by Nicholas Kukucka, Executive Director of The Ganas Network

How we can build on the Biden Administration’s student loan forgiveness program to promote equitable outcomes in education

The hardest part about college shouldn’t be paying for it

My heart broke while sitting across from the family of one of my students as I translated what one of our college counselors had just said: Although she had been accepted into a highly competitive program at her top choice university, the financial package they had offered simply wasn’t enough to make attending financially feasible. 

Utterly defeated, my student broke down in tears as her parents consoled her, a plea for forgiveness welling in their eyes as if they were responsible for their lack of power in the face of a system designed to exclude people like their daughter from achieving their true potential. 

The hard truth is that they had done everything right; they chose a high-performing high school for their daughter and supported her through the late nights and early mornings to excel inside and outside of the classroom. And yet, it wasn’t enough. She now faced a glass ceiling that no amount of dedication or hard work could have broken. 

I shared in the family’s feelings of helplessness. After all, they had trusted my colleagues and me to do our part in preparing her for the rigors of college and career. 

When the Biden Administration announced their three-part plan to provide student loan relief on Wednesday, I couldn’t help but think back on this story and the countless others like it that I witnessed in my five years working as a teacher at DSST Public Schools: Green Valley Ranch and earlier as a student myself. 

While the typical undergraduate student with loans now graduates with nearly $25,000 in debt, we must also remember that the burden of rising tuition falls disproportionately on borrowers of color. Specifically, Black borrowers are most likely to take out loans for school and borrow nearly $35,000 to complete their undergraduate degree (National Center for Education Statistics).   If the cost of college continues to skyrocket as it has in the past several years unchecked, we can only expect the equity gaps to expand.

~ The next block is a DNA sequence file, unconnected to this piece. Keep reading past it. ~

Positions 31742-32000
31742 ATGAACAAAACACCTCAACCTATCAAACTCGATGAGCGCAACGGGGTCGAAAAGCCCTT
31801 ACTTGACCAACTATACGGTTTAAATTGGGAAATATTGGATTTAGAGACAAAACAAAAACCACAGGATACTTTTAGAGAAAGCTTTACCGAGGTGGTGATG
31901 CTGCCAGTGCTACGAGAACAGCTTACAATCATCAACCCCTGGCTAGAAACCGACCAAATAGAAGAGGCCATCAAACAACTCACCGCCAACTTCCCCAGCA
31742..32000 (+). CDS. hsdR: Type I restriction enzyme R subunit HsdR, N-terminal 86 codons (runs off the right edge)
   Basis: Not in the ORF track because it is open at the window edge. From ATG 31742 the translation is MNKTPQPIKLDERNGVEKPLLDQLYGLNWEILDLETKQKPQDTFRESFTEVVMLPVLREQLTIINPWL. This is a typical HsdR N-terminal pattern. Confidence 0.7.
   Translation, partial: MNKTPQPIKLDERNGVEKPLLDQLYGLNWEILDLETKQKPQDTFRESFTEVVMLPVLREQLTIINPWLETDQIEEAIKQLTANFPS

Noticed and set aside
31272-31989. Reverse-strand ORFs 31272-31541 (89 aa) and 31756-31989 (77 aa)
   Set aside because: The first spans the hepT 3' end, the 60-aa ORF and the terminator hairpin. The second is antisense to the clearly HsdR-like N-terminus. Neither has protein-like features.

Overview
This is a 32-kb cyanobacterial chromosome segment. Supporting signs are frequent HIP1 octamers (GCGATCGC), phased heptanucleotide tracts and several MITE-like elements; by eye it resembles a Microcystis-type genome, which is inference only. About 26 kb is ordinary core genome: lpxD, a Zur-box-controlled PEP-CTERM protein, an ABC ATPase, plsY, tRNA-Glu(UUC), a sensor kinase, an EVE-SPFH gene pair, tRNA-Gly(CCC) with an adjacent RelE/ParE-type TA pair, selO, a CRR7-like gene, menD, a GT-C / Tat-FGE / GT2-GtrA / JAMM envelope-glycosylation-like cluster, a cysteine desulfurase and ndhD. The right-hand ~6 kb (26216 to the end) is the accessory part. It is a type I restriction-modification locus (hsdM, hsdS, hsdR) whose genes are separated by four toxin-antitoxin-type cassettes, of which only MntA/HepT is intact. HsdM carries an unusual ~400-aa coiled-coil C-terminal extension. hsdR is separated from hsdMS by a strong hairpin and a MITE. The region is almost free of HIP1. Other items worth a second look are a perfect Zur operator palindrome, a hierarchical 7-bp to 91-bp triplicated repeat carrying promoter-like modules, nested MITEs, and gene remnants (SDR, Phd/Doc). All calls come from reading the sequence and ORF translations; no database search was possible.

Perhaps even more concerning is that nearly one-third of borrowers have debt but no degree, according to an analysis by the Department of Education. I think of one of my friends from my graduating class who just celebrated her 30th birthday by finally paying off the loans she took out for the year and a half of college she completed before getting a job in the post office when she could no longer afford tuition. 

My grandmother passed away while I was in college, allowing me to repay my student loans upon graduating – something I’m deeply grateful for. In the absence of debt, I’ve been privileged to have the freedom to buy a house, build wealth, lead in my community, and travel over the last several years. I only hope that we can continue to move towards a more just system where others can benefit from the same freedom as I while they lay the foundation for their careers.

Although Biden’s student debt relief plan will provide some much-needed assistance to millions of people across the nation and marks a significant step forward toward a more equitable world, we can all do our part to drive progress further:

How we can build on the Biden Administration’s student loan forgiveness program to promote equitable outcomes in education

So while I applaud the Biden Administration’s plan to relieve student debt as a step toward equity in our education system, we still have a long road ahead. To seize power and promote the next generation of leaders, we must all pitch in.